A Clockwork Orange | Robert K. Morris

This literature criticism consists of approximately 16 pages of analysis & critique of A Clockwork Orange.
This section contains 4,734 words
(approx. 16 pages at 300 words per page)
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SOURCE: "The Bitter Fruits of Freedom," in The Consolations of Ambiguity: An Essay on the Novels of Anthony Burgess, University of Missouri Press, 1971, pp. 55-75.

Morris is an American critic, educator, and biographer. In the following excerpt, he compares the structure and philosophic themes of Burgess's dystopian novels, A Clockwork Orange and The Wanting Seed.

What followed from Burgess' preoccupation with the transition and ultimate death rattle of colonialism abroad and the atrophy of "self-indulgent" England at home were his two dark visions of dystopia—A Clockwork Orange and The Wanting Seed. Even the parboiled paternalism of the Empire and the synthetic socialism of the welfare state had still apparently left room—though not much—for a dialogue between the individual and society and had kept alive discussions as to what was right and what was wrong with England (The Right to an Answer...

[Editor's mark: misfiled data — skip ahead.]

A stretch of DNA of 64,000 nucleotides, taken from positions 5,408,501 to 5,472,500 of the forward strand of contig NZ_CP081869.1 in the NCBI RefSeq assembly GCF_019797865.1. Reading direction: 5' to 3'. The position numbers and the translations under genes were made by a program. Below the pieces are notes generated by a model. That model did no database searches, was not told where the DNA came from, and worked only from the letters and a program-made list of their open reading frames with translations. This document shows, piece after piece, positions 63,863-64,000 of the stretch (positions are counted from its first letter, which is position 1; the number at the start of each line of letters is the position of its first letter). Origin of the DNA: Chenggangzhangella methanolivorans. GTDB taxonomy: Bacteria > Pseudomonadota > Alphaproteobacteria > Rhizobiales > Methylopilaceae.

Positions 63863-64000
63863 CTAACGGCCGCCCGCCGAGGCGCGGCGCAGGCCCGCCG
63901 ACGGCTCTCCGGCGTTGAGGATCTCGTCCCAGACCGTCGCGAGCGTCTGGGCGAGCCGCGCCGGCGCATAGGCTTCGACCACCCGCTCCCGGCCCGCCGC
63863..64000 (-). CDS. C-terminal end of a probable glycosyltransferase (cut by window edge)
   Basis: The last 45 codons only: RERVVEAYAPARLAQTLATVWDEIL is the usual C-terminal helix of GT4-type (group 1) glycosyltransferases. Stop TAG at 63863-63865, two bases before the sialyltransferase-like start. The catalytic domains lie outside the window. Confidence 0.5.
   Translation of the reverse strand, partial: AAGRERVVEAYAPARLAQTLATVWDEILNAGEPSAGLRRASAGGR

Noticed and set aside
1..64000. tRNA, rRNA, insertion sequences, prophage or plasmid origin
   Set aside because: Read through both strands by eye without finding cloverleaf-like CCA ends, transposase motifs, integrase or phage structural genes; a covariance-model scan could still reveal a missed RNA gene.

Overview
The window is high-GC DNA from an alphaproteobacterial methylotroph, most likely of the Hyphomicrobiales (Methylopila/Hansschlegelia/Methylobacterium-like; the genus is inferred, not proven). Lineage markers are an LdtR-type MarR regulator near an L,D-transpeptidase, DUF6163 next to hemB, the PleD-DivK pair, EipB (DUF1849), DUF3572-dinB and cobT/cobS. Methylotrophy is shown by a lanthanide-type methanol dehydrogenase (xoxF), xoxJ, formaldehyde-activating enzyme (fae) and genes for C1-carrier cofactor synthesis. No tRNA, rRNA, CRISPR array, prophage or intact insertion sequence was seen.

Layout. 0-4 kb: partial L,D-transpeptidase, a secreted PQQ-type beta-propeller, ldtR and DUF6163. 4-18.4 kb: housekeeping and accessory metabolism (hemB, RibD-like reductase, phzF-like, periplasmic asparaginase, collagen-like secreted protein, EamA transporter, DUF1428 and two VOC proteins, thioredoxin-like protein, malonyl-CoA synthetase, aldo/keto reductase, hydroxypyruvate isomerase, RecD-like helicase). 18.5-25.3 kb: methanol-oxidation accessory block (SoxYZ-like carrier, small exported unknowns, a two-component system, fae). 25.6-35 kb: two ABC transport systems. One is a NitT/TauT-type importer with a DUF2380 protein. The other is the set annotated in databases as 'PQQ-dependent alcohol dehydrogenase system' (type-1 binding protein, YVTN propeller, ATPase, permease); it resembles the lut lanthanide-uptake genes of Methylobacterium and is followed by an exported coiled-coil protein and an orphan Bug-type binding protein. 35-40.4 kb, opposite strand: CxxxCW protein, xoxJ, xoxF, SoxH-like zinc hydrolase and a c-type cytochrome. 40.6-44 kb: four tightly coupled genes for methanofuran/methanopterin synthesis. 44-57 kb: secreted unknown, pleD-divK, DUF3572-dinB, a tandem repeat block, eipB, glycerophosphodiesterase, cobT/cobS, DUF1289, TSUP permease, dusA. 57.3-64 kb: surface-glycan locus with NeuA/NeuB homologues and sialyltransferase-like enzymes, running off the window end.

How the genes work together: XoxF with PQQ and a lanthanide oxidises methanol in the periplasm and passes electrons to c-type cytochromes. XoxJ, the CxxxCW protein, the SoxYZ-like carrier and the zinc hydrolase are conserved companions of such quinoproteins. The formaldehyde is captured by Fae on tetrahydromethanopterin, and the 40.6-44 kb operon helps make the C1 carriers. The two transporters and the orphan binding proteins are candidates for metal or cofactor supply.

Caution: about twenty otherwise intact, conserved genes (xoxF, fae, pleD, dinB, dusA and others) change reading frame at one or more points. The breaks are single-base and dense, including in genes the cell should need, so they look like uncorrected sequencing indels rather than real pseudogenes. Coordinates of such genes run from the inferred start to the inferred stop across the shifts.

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This section contains 4,734 words
(approx. 16 pages at 300 words per page)
Buy the Robert K. Morris
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Literature Criticism Series
Robert K. Morris from Literature Criticism Series. ©2005-2006 Thomson Gale, a part of the Thomson Corporation. All rights reserved.
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